Biden: I was not prepared for Harris to come at me the way she did on busing

Former Vice President Joe BidenJoe BidenSondland notified Trump officials of investigation push ahead of Ukraine call: report Biden says he won't legalize marijuana because it may be a 'gateway drug' Impeachment hearings don't move needle with Senate GOP MORE, in an interview that aired Friday, said  he was not prepared for Sen. Kamala HarrisKamala Devi HarrisIf we want to save earth, we need to change how we eat New poll shows four top-tier 2020 candidates in Iowa The Democratic race for president may not sort itself out MORE (D-Calif.) to attack him the way she did on racial issues during their first Democratic primary debate. 

"I was prepared for them to come after me, but I wasn't prepared for the person coming at me the way she came at me," Biden told CNN's Chris Cuomo in an interview. 

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Harris and Biden went head-to-head last week when she confronted him on his past comments on working with segregationist senators and his record on busing during the forum last week. 

Biden defended his position on busing, which he said he has opposed for decades, saying Harris took it out of context. 

"You had overwhelming response from the African American community in my state," Biden said. "They were, they did not support it. They did not support it." 

Biden instead proposed to increase funding for low-income schools, as well as making preschool accessible at the age of 3.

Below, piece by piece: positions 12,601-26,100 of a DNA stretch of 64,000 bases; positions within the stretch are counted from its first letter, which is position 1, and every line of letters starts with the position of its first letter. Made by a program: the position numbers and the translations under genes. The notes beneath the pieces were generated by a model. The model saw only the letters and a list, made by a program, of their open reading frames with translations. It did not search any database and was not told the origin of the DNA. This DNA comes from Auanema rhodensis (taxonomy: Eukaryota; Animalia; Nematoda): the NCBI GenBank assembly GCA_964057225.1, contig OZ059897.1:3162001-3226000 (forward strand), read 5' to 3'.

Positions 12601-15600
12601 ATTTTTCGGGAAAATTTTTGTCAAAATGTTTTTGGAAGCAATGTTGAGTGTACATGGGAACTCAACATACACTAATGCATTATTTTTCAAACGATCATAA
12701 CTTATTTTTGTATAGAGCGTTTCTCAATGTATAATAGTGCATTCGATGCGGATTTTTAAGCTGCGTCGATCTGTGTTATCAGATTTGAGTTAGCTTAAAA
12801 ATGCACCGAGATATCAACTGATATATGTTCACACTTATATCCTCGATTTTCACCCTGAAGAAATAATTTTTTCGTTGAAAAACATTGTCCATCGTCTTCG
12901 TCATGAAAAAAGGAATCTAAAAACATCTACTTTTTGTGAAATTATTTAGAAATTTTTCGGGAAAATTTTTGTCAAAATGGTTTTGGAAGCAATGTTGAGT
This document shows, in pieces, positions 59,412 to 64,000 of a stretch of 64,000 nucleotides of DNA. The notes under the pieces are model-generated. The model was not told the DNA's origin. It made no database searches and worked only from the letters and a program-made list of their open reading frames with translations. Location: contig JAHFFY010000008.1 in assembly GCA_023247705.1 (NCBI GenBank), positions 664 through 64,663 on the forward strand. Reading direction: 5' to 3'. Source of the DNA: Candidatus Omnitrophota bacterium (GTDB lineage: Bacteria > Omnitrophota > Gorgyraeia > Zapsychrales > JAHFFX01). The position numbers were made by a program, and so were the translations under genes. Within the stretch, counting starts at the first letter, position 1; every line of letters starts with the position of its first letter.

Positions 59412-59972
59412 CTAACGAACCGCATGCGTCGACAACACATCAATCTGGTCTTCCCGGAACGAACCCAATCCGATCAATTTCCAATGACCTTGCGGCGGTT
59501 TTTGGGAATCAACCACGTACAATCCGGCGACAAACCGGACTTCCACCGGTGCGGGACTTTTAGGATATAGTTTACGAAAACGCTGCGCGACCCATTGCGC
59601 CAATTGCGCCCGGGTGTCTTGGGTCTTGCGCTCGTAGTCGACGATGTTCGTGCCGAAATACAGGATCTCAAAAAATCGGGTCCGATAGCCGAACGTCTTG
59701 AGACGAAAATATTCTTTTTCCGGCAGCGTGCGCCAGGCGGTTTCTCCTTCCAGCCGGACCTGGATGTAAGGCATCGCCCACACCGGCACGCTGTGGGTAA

"Every child out there is capable, but they're living in circumstances that make it difficult," he said. "So what are we doing? We're sitting around here as if it's an insoluble problem."

The comments come after Biden defended his stance on busing on Thursday, telling reporters in Iowa that he does not have to "atone" for his record on the issue. 

“I don’t have to atone. My record stands for itself. I’ve never been accused of anybody by my state or when I’ve been running as not being an overwhelming supporter of civil rights and civil liberties,” he said. 

The former vice president has been working to defend his past comments and policies on race since the debates, which saw Harris get a boost in the polls.

A Reuters/Ipsos poll released Wednesday showed Harris overtaking fellow Sen. Elizabeth Warren (D-Mass.) for third place, while Biden's support slipped but remained at the top of the pack. 

While Biden has been a target for most of the Democrats running in the crowded field, his campaign has largely avoided directly attacking his primary opponents, instead focusing his fire on President TrumpDonald John TrumpTrump reversed course on flavored e-cigarette ban over fear of job losses: report Trump to award National Medal of Arts to actor Jon Voight Sondland notified Trump officials of investigation push ahead of Ukraine call: report MORE

"I get all this information about other people's past and what they've done and not done. And, you know, I am just not going to go there," he said.